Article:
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Professional tennis players have been serving with ever increasing velocity over the past several decades, with the fastest of them topping out at 150 miles per hour, but is possible to go even faster? WIRED examines why the 160-mph serve is almost impossible.


''If you have someone with nearly perfect technique, which Andy Roddick does have, and you add height to it and the technique is maintained, then you're just gong to increase serve speed.''

— Mark Kovacs, sports scientist

Player height is one of the key factors determining the top speed possible on serves. Sports scientist Mark Kovacs, who works with some of the hardest hitters in the world, explains that tall players have longer levers so they can store energy over a greater amount of time and it allows them to cement their forces over a greater distance.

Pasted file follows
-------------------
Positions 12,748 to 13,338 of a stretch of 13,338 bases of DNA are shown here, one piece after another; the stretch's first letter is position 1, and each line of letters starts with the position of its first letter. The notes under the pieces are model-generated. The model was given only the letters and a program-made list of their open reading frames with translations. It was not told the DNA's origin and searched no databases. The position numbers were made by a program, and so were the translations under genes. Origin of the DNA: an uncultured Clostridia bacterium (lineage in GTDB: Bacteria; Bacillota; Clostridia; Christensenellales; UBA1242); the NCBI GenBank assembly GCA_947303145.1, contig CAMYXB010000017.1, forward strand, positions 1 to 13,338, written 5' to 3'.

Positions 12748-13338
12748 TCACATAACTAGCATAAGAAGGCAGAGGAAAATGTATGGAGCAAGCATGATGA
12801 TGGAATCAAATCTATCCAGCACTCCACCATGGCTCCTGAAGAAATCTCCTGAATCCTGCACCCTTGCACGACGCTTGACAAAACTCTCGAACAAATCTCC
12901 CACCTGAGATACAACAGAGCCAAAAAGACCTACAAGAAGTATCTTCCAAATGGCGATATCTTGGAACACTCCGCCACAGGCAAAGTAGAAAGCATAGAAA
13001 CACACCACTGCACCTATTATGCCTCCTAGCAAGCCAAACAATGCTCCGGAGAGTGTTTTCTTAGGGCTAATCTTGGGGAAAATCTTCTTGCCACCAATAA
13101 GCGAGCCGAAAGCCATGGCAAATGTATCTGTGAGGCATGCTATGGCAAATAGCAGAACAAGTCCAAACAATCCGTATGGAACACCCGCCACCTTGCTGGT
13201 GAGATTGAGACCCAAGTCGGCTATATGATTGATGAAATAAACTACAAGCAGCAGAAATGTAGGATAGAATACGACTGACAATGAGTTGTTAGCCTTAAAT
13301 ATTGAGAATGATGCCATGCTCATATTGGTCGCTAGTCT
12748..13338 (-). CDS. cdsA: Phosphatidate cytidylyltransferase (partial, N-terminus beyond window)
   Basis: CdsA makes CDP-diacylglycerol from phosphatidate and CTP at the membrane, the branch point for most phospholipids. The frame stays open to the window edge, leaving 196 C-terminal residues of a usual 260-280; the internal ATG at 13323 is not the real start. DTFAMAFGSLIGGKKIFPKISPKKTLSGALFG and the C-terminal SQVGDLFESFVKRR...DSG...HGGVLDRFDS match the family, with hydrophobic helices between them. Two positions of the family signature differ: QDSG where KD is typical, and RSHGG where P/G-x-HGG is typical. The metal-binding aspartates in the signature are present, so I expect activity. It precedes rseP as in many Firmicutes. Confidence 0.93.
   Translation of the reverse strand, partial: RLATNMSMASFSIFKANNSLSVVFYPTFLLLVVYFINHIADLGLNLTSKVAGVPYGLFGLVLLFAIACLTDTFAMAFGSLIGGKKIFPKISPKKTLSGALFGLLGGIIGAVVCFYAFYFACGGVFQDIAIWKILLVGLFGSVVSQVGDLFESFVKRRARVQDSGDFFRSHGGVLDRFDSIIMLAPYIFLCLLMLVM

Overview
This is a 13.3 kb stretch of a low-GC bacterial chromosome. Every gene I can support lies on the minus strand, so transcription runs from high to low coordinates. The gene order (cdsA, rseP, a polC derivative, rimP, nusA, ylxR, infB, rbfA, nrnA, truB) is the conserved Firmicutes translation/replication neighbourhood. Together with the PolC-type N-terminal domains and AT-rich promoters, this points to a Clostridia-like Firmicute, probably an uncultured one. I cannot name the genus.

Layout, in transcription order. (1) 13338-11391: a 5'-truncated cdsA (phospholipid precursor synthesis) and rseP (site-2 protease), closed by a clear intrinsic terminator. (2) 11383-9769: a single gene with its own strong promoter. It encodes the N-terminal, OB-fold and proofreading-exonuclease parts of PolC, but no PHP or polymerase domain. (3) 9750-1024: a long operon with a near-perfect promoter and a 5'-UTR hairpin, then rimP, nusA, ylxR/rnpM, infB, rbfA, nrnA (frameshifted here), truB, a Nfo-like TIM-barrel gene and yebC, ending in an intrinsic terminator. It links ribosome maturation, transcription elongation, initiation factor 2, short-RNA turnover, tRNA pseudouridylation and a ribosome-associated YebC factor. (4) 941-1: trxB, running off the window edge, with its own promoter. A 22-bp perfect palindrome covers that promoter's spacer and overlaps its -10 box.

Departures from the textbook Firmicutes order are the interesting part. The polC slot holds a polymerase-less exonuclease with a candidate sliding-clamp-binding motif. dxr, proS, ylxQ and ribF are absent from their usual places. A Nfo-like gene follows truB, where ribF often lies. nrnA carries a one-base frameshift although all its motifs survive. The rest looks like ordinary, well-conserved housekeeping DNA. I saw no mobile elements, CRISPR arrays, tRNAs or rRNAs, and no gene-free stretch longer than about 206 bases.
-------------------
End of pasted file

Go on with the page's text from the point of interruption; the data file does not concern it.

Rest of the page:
Can the fastest tennis serves exceed 160 miles per hour

Players 6-foot-7 and above also enjoy a height advantage from a geometry standpoint, as they are actually able to hit down on the serve, while shorter players are still hitting the ball slightly upward.


Guinness World Records recognizes 6-foot-4 Australian Sam Groth as having the fastest ever serve — an ace recorded at 263 km/h (163.4 mph) in 2012 — while the ATP has 6-foot-10 American John Isner with their official record at at 253 km/h (157.2 mph).